BATON ROUGE, La. (AP) — LSU coach Ed Orgeron faces several staff and roster decisions before the next time the Tigers play on Sept. 2 against Miami. LSU wrapped up the 2017 campaign, Orgeron's first full season as head coach, at 9-4 following a 21-17 loss in the Citrus Bowl against Notre Dame — meaning the Tigers can expect to drop from the No. 16 ranking they held after the regular season.
BATON ROUGE, La. (AP) — LSU coach Ed Orgeron faces several staff and roster decisions before the next time the Tigers play on Sept. 2 against Miami.
LSU wrapped up the 2017 campaign, Orgeron's first full season as head coach, at 9-4 following a 21-17 loss in the Citrus Bowl against Notre Dame — meaning the Tigers can expect to drop from the No. 16 ranking they held after the regular season.
"We made some tremendous improvement over the season," Orgeron said after the loss to the Irish in rainy Orlando. "Obviously, we're very disappointed in this loss. I told the team to put it on me. I should have prepared them better. (There are) some things that we need to get fixed and we are going to fix them, especially in the areas that we didn't perform."
It was a tale of two seasons for Orgeron and the Tigers. After starting 2-0, LSU was dominated on the road by Mississippi State in their Southeastern Conference opener 37-7 and struggled to beat Syracuse a week later 35-26.
The low point of 2017 came at home against Troy, which beat LSU 24-21 and snapped the Tigers' 49-game non-conference winning streak at home that dated back to Nick Saban's first season at LSU in 2000.
The tumultuous week after the loss to the Trojans was followed by a closed-door meeting with athletic director Joe Alleva, Orgeron and coordinators Dave Aranda and Matt Canada.
That meeting seemed to right the ship for the Tigers, who went on to win six of their last seven games of the regular season. The run included a thrilling 27-23 victory at home against Auburn, the eventual SEC Western Division champion.
The lone loss during that stretch came on the road against Alabama, who defeated LSU for the seventh consecutive time despite the Tigers outgaining them in total offensive yards and winning the time of possession.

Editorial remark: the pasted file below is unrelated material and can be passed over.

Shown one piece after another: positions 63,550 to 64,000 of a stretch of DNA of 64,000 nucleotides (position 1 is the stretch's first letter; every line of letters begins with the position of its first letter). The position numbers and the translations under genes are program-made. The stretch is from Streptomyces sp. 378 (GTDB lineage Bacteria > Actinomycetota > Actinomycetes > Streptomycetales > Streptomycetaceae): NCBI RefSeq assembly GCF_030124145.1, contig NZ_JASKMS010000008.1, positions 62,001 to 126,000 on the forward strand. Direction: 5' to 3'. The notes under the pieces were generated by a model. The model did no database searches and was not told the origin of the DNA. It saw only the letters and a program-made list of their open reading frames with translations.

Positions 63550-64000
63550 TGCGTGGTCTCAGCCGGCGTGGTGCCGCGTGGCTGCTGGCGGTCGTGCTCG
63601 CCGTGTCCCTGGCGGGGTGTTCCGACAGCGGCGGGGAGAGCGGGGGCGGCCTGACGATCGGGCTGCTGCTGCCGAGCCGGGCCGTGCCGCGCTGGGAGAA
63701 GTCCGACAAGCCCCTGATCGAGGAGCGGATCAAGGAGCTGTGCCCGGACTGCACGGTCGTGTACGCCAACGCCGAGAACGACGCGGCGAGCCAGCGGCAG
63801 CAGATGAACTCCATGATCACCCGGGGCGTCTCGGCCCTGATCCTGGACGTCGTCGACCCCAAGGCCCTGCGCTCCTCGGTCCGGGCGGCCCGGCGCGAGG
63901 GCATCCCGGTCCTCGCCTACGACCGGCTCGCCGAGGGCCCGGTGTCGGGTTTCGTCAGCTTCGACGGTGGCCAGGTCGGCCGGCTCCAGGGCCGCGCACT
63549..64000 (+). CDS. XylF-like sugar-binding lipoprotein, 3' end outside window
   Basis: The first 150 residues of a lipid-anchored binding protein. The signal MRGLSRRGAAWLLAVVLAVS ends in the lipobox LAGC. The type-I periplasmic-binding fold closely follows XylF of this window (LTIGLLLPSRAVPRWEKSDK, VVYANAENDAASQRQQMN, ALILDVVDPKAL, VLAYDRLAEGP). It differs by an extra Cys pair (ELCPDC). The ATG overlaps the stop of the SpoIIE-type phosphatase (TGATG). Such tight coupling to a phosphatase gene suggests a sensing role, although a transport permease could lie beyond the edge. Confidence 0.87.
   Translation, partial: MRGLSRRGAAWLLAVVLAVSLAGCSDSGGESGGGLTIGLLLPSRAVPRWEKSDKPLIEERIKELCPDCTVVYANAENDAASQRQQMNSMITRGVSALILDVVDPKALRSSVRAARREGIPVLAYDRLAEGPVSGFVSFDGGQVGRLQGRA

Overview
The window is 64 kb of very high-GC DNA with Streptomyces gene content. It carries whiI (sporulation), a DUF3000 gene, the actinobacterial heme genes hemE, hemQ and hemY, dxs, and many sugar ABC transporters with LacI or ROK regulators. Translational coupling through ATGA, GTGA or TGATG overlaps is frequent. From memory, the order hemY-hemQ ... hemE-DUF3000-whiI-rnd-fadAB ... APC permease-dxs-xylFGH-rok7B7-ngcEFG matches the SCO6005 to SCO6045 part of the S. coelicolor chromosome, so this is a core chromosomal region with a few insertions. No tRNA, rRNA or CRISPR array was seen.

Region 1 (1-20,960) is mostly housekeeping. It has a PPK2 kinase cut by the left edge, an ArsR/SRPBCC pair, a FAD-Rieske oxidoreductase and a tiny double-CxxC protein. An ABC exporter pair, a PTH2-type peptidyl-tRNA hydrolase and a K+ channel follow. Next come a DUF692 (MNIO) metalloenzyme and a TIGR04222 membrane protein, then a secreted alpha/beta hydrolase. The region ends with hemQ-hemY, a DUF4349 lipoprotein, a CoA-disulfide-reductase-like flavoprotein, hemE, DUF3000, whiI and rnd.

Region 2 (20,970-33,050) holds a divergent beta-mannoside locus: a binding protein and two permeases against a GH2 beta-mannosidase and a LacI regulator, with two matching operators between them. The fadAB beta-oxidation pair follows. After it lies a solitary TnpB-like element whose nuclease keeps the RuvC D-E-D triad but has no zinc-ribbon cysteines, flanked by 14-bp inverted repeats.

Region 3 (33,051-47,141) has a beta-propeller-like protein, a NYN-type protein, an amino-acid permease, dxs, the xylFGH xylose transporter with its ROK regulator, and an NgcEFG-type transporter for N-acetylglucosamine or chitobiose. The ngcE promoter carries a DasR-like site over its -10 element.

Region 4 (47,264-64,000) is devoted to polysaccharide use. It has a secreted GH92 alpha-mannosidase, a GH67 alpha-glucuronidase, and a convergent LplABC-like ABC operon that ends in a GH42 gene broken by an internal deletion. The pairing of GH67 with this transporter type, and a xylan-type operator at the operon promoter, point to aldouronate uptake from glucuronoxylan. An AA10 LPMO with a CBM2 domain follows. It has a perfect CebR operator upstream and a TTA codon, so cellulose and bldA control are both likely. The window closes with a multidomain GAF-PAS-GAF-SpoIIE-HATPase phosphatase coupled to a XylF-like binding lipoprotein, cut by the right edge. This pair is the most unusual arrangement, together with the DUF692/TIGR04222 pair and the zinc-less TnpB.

As he enters the offseason, perhaps the biggest dilemma facing Orgeron is the status of offensive coordinator Matt Canada, who has not fit in with Orgeron and his staff — philosophically or stylistically, as hoped.
LSU's 411 yards per game ranked 54th nationally, and Orgeron refused to address Canada's status for 2018 after the bowl game.
Once Orgeron has settled the offensive side of his staff, LSU will have to develop a new starting quarterback. Freshman Myles Brennan, the heir apparent to senior QB Danny Etling, saw limited action, completing 14-of-24 passes for 182 yards and a touchdown in six games.
Brennan's biggest competition for the starting spot is expected to come from another freshman, Lowell Narcisse, who redshirted in 2017.
At least the new quarterback can expect to have a solid offensive line protecting him. The line is expected to be a full strength next season after two true freshmen — Saahdiq Charles and Ed Ingram — started much of the 2017 season.
After rushing for 1,251 yards and 11 touchdowns, junior Derrius Guice has yet to announce whether he will enter the 2018 NFL Draft, as conventional wisdom dictates he should.
"Coach O and I just have to have a deep conversation about it and see where it goes," Guice said after the bowl game.
With Darrel Williams graduating, if Guice also goes, LSU's leading returning rusher will Nick Brossette, who gained 96 yards on 19 carries.
Seniors Russell Gage and D.J. Chark, the two starting LSU wide receivers, also will be replaced in 2018.
LSU's defense will have high expectations next season. Sophomore linebacker Devin White, the leading tackler in the SEC, returns to anchor a squad that is expected to return as many as six starters.
Returning starters include freshman defensive back Andraez "Greedy" Williams, who led the Tigers with six interceptions, including one in the Citrus Bowl.